I’ve always chalked it up to a lifetime of experience battling the confines of the sea and the ports, plenty of grog and good company. But the Guardian’s Laura Barton traveled to the Falmouth International Sea Shanty Festival to find out for herself. The result? A nice perspective of the shanty and the festival worth reading. Yet another amazing event the DSN needs to be at! We need a UK correspondent to cover next year’s festival for us. Any takers?
[...] “In the early days, there was no TV or anything, so they sang.” Theirs are traditional fishermen’s songs, reflecting the Dutch island’s history of whaling, and catching what Koster refers to as “little scampi”. There are waltzes and polkas, and the recognisable themes of staying at home when a husband heads off to sea, or leaving loved ones behind.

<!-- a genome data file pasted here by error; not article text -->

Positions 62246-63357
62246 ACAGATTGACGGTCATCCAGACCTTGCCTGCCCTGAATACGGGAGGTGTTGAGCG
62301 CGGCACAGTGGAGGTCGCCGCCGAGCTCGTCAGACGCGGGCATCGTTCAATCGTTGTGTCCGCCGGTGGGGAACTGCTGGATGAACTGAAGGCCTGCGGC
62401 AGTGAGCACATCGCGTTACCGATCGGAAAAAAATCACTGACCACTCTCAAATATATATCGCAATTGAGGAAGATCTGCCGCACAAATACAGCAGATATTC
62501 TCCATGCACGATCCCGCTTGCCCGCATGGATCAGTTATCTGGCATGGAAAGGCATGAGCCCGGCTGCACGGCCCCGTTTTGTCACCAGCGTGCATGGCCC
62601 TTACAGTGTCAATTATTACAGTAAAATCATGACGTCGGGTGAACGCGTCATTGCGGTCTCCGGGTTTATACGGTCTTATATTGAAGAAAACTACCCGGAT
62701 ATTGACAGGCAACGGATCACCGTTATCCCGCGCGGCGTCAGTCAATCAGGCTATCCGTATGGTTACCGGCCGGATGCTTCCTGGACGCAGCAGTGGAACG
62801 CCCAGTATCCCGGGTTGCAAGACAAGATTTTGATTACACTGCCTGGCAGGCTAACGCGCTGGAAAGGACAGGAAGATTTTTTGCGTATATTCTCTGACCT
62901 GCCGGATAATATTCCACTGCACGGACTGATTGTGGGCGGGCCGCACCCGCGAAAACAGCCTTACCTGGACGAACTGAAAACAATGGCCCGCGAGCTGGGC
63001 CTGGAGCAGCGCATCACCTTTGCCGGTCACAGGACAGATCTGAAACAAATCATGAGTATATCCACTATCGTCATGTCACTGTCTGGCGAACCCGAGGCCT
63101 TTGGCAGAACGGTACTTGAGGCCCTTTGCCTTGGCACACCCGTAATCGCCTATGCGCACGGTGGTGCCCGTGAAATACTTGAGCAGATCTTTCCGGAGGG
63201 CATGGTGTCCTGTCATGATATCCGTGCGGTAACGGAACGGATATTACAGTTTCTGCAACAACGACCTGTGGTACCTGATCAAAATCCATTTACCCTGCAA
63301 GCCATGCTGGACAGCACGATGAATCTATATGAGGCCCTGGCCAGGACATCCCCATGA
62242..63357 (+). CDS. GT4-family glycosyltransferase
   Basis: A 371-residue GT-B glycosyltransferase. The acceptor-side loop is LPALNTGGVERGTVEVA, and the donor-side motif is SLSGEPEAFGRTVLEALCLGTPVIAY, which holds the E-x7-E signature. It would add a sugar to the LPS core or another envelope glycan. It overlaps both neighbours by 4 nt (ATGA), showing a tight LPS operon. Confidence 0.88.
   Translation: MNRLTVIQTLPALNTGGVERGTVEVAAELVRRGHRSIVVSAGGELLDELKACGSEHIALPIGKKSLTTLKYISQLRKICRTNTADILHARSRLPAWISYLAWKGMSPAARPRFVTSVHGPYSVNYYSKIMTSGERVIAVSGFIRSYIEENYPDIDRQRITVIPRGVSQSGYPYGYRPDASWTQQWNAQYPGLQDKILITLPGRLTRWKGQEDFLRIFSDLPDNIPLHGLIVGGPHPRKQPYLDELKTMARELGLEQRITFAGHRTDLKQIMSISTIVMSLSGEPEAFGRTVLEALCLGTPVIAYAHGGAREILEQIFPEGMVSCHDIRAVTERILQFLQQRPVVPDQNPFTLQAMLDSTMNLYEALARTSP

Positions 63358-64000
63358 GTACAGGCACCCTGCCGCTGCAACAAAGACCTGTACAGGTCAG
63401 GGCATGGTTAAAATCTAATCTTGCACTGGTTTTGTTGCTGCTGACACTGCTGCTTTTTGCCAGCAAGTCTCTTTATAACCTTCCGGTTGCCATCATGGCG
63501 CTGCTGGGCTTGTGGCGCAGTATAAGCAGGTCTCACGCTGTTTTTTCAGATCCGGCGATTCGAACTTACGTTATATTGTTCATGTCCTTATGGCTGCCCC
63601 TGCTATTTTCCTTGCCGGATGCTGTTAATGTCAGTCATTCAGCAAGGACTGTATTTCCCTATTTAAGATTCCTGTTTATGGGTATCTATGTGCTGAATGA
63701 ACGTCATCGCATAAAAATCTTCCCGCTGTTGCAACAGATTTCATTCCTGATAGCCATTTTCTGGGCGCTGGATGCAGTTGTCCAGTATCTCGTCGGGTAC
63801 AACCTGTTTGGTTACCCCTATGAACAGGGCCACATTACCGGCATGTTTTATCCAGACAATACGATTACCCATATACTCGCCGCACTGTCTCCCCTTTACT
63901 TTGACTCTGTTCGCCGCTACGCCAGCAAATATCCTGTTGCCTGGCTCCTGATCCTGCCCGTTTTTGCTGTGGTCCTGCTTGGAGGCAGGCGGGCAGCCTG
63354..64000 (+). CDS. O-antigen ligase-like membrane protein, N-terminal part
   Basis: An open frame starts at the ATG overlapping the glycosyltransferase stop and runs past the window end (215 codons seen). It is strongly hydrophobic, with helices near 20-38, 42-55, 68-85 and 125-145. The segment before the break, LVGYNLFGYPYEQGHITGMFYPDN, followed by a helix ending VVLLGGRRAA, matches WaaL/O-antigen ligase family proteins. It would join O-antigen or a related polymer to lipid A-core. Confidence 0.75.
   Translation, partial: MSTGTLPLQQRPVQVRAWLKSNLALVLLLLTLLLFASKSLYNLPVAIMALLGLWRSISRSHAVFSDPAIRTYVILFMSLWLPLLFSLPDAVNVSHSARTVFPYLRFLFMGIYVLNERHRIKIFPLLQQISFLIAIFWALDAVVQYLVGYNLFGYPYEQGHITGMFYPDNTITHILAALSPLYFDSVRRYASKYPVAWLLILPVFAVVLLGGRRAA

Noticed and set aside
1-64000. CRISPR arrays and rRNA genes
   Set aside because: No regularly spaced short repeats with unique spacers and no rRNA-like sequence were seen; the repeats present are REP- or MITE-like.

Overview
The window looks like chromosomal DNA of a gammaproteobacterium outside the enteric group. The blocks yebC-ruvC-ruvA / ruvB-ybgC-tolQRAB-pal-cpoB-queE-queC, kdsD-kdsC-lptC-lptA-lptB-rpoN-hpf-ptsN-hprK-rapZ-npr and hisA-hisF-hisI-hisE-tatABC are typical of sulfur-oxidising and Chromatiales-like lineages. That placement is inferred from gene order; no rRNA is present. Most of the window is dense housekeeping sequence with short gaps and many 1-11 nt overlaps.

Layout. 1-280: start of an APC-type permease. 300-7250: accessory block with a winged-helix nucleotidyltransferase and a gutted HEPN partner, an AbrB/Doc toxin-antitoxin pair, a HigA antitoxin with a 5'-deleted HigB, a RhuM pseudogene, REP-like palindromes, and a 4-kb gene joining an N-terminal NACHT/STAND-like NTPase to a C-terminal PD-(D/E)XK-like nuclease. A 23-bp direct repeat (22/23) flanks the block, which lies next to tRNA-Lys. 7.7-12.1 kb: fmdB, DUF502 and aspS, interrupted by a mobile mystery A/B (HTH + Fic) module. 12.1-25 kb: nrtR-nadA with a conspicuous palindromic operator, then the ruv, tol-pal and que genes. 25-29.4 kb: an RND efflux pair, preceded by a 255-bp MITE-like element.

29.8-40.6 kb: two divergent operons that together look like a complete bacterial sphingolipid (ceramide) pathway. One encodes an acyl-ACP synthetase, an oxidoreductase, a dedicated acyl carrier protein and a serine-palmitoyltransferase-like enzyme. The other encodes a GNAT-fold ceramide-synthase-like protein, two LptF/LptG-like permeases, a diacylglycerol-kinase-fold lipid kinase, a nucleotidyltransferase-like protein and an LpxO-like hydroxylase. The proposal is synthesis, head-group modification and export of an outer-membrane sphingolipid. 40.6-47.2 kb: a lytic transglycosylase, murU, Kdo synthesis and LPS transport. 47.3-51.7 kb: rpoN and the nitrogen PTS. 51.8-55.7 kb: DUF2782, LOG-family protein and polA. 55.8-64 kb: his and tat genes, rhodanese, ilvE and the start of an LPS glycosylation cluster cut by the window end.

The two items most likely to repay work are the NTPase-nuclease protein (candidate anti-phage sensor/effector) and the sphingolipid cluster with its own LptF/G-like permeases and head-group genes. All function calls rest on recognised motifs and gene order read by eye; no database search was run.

“My favourite,” says Koster, “is a song about the time that 800 barrels of wine and whisky were wrecked on the beach in 1920. Nowadays we have Twitter, Facebook, email – everyone knows what’s going on straight away. But imagine back then, just one guy going down to the beach and seeing all these barrels drowned in the sea.” [...]